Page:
There are a number of canonical collections in Buddhism rather than a single fixed corpus of texts that all Buddhists regard as “the canon.” The term Tripiṭaka (Sanskrit)/Tipiṭaka (Pāli) refers to the Three Baskets or groups of texts that ideally constitute a canon, which are the Vinaya, Sutta (Pāli)/Sūtra (Sanskrit), and Abhidhamma (Pāli)/Abhidharma (Sanskrit). These are, respectively, the monastic code, the discourses of the Buddha or his disciples, and the psychologically oriented approaches to ontology. Canonical texts are in theory traceable to the words of the Buddha (buddhavacana) or his immediate disciples. Mahayana Buddhist groups were able to add later texts to their canons by allowing for a variety of inspired (pratibhāna) utterances to be viewed as authoritative if they taught the true dharma. The earliest extant complete canon is the Pāli Tipiṭaka of the Theravada school, which tradition holds was compiled during a series of councils held by learned monks after the death of the Buddha. This canon was originally transmitted orally and probably written down in the mid-1st century bce in Sri Lanka, achieving its current state by the time Buddhaghosa wrote his commentaries in the 5th-century. There were a number of other early Buddhist groups that maintained canons in various dialects of Middle Indo-Aryan and Sanskrit. The Vinaya texts diverged among the various groups, and the Abhidharma texts, when they were included at all, were quite different as well. Some of these texts are preserved in the Chinese or Tibetan canonical collections, and others have been found in fragmentary manuscript form in caches from the Gandhāran region. Sanskrit and Prakrit texts were brought from India to China starting in the 2nd century and to Tibet in the 7th century, and both regions engendered comprehensive translation projects. In 374 ce the Chinese scholar-monk Daoan compiled the first comprehensive catalog of the several hundred Buddhist texts that had been brought to China. The catalog that set the standard on which Tang-era manuscript editions of the canon were made was the Kaiyuan Shijiao Lu compiled by Zhisheng in 730 ce, listing 1,076 works, including Āgamas (that are similar to the Pāli Nikāyas), Vinaya texts, Abhidharma texts, and Mahayana Sutras. Texts continued to be brought from India and translated even after this period, but the canon was effectively closed once it began to be printed in the 10th century. In Tibet, scholars were faced with a similarly bewildering plethora of texts and perhaps under the inspiration of the Chinese approach, monks at the Narthang (sNar Thaṅ) Monastery organized the texts into two divisions: the Kanjur (Bka’ ’gyur), regarded as the word of the Buddha, and the Tanjur (Bstan ’gyur) that includes commentaries, associated treatises, and ancillary literature. These were printed on woodblocks and therefore essentially fixed in the 14th century.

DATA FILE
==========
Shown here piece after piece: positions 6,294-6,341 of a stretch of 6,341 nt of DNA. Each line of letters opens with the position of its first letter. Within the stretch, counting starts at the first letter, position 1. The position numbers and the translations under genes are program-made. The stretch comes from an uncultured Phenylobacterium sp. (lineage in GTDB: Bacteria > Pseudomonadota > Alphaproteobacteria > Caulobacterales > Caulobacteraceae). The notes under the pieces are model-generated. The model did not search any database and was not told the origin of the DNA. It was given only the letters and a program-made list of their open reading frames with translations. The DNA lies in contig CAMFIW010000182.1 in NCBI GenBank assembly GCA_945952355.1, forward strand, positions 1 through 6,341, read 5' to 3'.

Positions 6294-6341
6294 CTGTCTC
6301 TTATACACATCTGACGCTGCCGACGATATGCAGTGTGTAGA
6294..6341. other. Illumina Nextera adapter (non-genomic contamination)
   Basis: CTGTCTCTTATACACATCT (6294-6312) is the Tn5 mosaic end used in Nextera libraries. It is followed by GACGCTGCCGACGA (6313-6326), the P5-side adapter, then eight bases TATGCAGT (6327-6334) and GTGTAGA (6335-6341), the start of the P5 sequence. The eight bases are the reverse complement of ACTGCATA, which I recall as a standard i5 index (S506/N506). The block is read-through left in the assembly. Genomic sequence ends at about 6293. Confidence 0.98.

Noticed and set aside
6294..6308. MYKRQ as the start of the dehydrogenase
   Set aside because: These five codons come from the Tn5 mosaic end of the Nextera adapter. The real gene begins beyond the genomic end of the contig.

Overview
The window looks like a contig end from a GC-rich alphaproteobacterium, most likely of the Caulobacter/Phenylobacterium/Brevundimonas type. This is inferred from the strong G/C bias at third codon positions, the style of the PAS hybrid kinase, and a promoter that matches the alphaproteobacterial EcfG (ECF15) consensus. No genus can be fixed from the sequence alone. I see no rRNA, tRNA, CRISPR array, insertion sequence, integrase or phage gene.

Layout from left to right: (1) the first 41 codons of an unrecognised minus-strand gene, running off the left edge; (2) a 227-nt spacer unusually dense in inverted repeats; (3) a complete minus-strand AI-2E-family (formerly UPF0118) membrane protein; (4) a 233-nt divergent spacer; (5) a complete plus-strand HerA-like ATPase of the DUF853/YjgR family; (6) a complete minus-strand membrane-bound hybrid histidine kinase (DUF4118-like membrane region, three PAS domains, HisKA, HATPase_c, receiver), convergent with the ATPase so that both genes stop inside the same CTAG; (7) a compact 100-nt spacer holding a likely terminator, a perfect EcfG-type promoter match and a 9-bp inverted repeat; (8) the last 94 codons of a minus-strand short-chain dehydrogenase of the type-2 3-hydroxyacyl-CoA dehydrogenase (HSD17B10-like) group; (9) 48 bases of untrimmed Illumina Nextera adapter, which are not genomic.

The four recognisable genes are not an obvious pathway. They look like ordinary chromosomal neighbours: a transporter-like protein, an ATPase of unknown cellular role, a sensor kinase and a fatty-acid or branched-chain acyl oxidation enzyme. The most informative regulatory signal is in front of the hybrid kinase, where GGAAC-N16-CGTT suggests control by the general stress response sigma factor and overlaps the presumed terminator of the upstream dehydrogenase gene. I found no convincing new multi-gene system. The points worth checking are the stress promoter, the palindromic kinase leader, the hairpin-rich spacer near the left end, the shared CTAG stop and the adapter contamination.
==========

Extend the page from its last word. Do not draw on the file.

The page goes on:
There are few book-length works specifically dedicated to the historical development of canonical texts among the various Buddhist groups, although Mizuno 1982, which focuses heavily on the Chinese canon, comes close to satisfying this end and is the best place for the beginner to commence research on this topic. The emergence of the canons is touched on to a greater or lesser extent in a number of works that deal with the history of Buddhism, many of which have been in print for several decades but are still relevant. The Pāli Tipiṭaka is usually given the most scholarly attention in Western-language studies because it is considered the oldest and it conforms most closely to the Western notion of a canon, in that it is a closed set of texts that forms a unitary representation of the authoritative message of a religion, in this case Theravada Buddhism. It is advisable to begin research into this labyrinthine topic with the synoptic encyclopedia articles Harrison 2004 and Lancaster 1987 as well as the summary article Lancaster 1979. Bechert and Gombrich 1991 provides a good overview of the development of the earliest texts into the various canons in Chapter 2, and it also contains beautiful photographs of manuscripts. Lamotte 1988 is a tour de force of historical research that should be read by every student of Buddhism. It provides a solid understanding of the main events, schools, texts, and philosophies of early Buddhism. Lamotte is one of the few scholars to have mastery of the languages of the main canonical collections—Pāli, Sanskrit, Tibetan, and Chinese. Collins 1990 is an important article that highlights the fact that the Pāli canon was the product of a particular sociopolitical environment and did not exist in the form we now have it prior to the advent of Theravada, but rather co-evolved with the school that holds it as authoritative. Patton 1994, in the introduction to a collection of essays about the Vedas, clearly lays out many of the issues that are also returned to again and again in scholarship about the Buddhist canon.